Use Tools to Diversify Portfolio! Like everything else today, the diversification of investments can be made easier with the help of electronic tools. This is helpful insofar as the theories of economists like Markowitz are often based on very concrete (but unfortunately also complicated) mathematical formulas. To apply these correctly and, above all, to check them again and again, is usually hardly possible for private investors.
So if you would like to review your decisions frequently or generally need a decision-making aid for the right diversification, tools can be a useful aid. Some tools can even automatically adjust the portfolio.
Here, however, the investor should never lose his sense of proportion – if you don’t know what you are doing, you should rather make a less frequent and more thorough manual adjustment to your investment.
The fact that large banks and investors only use computers to decide where to invest should not mislead private investors into letting their investments be managed in the same way, because big banks can deal with losses differently and compensate them with hedging transactions.
In addition, there are completely different fees for trading securities for private investors – too frequent adjustment can therefore significantly reduce the return.
Diversification and ETFs
So-called ETFs, or exchange-traded funds, have been very popular for some time. The investor does not invest in individual values of companies or the development of raw materials, but simply in the value development of a stock market index itself.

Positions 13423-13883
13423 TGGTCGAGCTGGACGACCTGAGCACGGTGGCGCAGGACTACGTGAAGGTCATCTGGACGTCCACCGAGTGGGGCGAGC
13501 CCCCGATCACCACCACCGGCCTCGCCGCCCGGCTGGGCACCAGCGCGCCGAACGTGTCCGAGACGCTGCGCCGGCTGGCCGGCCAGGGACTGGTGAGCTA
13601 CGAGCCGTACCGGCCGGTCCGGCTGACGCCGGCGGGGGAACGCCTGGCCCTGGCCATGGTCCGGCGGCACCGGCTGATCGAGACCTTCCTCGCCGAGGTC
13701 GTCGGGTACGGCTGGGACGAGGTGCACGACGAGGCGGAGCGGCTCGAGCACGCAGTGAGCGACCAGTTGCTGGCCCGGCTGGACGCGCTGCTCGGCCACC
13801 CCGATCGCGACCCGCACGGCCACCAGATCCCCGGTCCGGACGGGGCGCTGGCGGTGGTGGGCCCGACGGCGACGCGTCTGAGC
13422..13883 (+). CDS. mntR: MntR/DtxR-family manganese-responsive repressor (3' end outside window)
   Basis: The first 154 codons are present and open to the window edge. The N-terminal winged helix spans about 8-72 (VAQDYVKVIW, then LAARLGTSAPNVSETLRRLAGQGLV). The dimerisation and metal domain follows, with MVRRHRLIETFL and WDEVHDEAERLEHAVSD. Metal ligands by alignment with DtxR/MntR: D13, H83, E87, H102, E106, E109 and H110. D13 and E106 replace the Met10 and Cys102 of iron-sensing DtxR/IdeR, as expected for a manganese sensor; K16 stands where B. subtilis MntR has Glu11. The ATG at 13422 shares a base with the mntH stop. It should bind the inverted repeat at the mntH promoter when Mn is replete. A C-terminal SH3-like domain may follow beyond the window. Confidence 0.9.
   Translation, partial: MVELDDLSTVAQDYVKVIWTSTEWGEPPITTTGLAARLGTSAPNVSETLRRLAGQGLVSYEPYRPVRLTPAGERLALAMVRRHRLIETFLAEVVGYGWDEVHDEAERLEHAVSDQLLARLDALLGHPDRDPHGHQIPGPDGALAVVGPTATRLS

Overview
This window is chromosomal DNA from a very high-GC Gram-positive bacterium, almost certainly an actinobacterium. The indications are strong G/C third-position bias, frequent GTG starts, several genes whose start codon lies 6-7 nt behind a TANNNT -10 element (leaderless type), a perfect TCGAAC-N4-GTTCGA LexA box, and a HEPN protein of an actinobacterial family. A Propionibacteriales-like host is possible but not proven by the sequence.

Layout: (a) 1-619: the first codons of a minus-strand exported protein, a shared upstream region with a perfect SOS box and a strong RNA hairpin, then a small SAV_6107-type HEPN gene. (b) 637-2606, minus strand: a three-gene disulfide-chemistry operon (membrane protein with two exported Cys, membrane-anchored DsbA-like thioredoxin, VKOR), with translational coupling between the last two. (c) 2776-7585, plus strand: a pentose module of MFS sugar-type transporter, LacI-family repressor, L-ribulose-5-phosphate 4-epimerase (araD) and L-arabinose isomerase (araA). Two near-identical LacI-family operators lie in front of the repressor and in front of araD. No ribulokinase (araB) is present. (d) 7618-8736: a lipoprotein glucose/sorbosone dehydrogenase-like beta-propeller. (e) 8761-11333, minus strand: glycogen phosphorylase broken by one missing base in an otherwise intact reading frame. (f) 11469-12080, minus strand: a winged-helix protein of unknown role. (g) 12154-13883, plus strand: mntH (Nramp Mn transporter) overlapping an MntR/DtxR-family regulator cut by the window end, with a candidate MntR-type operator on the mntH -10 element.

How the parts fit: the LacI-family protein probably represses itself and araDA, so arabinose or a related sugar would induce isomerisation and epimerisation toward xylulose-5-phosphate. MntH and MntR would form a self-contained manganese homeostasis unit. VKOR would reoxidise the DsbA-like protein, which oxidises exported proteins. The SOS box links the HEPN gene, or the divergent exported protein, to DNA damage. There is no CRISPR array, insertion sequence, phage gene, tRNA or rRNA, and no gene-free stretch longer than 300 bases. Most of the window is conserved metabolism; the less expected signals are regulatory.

Everyone knows the daily “water level reports” in the stock market news about the current DAX score. At the end of the year, investors usually pat each other on the shoulder because the stock index has once again gained a significant percentage. The problem for individual investors is to find out which values will rise exactly because the stock market index only shows the average of the stock values determined.
This is where the principle of ETFs intervenes quite simply: You only invest in the development of the selected stock market index. If the DAX rises by five percentage in this example, the related ETF also rises by the same value. Compared to other funds that manage a certain equity portfolio in a representative way, the expensive administrative effort of the fund manager is eliminated.
As the considerations on correlation show, one should not only rely on one specific index with ETFs. Therefore, investors should always keep an eye on global diversification and inquire about different asset classes at the ETF.
For example, it might make sense to add a DAX ETF in the equity securities segment to your portfolio and at the same time, an ETF with Chinese commodities or US government bonds.
If you want to diversify, you can do this at all levels, only the scale changes depending on the investment method. The larger the scale, the easier the distribution. In this way, you can surely decide more quickly between the ETFs of different stock market indices than between many individual securities that you analyze yourself in painstaking detail.